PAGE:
The rhetoric supporting IPE is that it can both fix and prevent human, system and organisational failures. In reality, this is not the case. There is no magic pill or instant solution to improve interprofessional collaboration. To understand the problem, it is essential to examine interventions used to promote cooperation between different professionals. IPE strategies are often viewed as the ‘medication’ needed to achieve an integrated workforce. IPE concepts appear to be based on sound philosophy which is ingrained within the culture of the professions rather than actual evidence. Does IPE influence outcomes in professional practice? Who benefits from IPE? There is an assumption that the beneficiaries of IPE are service users, although Herath et al suggest that it is actually academics.4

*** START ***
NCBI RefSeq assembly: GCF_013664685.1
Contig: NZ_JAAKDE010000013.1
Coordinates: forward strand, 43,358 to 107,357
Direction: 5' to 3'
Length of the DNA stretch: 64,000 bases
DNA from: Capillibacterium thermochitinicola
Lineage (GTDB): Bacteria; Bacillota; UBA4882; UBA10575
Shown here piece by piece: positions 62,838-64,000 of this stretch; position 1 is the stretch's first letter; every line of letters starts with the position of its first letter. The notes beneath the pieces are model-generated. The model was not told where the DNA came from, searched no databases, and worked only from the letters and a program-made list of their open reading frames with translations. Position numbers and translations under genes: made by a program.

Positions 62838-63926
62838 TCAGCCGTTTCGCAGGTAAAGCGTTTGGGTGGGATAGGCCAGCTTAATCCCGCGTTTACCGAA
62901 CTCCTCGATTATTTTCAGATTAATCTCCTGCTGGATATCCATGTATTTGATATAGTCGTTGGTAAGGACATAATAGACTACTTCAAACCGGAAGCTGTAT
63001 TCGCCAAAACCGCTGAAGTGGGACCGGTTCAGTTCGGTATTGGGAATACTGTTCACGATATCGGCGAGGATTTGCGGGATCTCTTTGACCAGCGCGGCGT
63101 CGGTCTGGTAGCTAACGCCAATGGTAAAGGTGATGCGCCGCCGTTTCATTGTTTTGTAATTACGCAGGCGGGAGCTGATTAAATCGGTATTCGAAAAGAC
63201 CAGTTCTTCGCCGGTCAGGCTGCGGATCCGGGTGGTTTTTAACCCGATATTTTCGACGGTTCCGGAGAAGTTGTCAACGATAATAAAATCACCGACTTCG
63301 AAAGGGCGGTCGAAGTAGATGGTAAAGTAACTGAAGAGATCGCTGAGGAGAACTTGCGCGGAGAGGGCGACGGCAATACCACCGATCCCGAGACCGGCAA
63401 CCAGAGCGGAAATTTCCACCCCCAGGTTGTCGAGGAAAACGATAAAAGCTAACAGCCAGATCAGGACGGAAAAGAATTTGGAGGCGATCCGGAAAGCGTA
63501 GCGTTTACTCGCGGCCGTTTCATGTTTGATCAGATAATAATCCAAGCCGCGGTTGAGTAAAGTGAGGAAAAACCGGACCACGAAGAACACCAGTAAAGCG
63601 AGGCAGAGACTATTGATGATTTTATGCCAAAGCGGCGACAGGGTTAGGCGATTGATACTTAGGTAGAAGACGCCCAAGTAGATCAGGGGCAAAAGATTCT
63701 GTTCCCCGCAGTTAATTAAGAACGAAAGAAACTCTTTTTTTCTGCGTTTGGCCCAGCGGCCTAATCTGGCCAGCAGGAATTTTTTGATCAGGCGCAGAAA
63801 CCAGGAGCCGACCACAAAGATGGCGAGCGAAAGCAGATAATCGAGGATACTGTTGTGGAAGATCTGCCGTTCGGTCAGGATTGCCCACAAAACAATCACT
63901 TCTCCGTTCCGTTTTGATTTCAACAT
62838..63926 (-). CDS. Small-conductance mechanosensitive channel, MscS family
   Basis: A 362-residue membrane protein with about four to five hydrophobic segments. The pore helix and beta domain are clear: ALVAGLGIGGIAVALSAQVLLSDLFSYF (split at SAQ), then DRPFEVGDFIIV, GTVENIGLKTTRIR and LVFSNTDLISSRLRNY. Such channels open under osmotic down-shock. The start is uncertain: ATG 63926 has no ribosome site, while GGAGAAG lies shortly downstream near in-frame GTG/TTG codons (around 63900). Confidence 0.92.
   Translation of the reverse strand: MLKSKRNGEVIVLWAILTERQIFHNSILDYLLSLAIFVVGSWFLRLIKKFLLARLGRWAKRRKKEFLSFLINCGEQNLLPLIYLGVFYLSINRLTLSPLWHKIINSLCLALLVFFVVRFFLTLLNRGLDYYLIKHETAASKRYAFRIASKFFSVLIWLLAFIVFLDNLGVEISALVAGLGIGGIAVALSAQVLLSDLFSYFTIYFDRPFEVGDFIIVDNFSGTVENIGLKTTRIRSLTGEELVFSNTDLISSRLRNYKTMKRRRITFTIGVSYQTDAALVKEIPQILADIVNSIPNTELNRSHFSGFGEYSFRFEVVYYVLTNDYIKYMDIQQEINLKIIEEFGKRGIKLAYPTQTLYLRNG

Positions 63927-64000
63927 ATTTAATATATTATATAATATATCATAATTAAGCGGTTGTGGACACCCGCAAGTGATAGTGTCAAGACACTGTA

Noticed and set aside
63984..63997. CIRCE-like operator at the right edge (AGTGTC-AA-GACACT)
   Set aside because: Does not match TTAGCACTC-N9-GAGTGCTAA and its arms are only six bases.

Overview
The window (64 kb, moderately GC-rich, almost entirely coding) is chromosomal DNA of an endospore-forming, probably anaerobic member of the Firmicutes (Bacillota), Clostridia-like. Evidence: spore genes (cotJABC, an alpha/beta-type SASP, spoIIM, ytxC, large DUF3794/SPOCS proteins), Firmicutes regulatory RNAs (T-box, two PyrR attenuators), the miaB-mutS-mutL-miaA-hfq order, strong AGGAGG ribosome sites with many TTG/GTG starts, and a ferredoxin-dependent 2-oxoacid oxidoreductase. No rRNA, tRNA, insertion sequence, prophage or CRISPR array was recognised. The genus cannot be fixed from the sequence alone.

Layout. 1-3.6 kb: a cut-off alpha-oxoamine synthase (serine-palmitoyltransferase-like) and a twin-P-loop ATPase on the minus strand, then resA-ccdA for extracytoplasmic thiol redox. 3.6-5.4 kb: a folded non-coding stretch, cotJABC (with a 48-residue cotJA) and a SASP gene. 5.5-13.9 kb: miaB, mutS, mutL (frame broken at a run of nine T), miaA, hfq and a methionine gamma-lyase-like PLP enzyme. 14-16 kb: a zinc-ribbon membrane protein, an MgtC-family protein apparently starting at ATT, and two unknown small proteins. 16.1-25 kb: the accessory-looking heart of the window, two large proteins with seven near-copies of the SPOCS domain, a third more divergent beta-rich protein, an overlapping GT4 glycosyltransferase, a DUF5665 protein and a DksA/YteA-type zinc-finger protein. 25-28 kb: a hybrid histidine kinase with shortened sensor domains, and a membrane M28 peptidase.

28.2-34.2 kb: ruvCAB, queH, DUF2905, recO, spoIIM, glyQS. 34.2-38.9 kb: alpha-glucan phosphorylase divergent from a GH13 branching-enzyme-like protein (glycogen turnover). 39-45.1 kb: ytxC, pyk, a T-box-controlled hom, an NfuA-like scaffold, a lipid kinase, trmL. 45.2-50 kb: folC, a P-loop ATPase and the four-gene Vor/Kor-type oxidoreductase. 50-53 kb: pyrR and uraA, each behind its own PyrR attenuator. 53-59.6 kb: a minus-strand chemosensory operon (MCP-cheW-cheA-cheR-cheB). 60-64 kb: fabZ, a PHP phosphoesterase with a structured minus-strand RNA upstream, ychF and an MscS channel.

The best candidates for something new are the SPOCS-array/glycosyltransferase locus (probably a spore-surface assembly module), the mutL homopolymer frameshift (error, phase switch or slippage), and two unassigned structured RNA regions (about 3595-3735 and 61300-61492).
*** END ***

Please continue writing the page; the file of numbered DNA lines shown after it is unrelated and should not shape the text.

There is an absence of quality research exploring the benefits of IPE.7 A systematic review investigating the state of IPE in nursing concluded it was not possible to identify the best methodology for implementing it, particularly in relation to simulation and teaching methodologies.8 Another systematic review to evaluate whether IPE interventions increased practitioners' understanding of dementia concluded there was poor quality evidence to make any such associations.9 In addition, there is an absence of research on economic benefit as well as the effect on service users. The Society for Cost and Value in Health Professions Education (Prato Statement) emphasises the need for an economic analysis of IPE to ensure it delivers maximum value for a given spend.10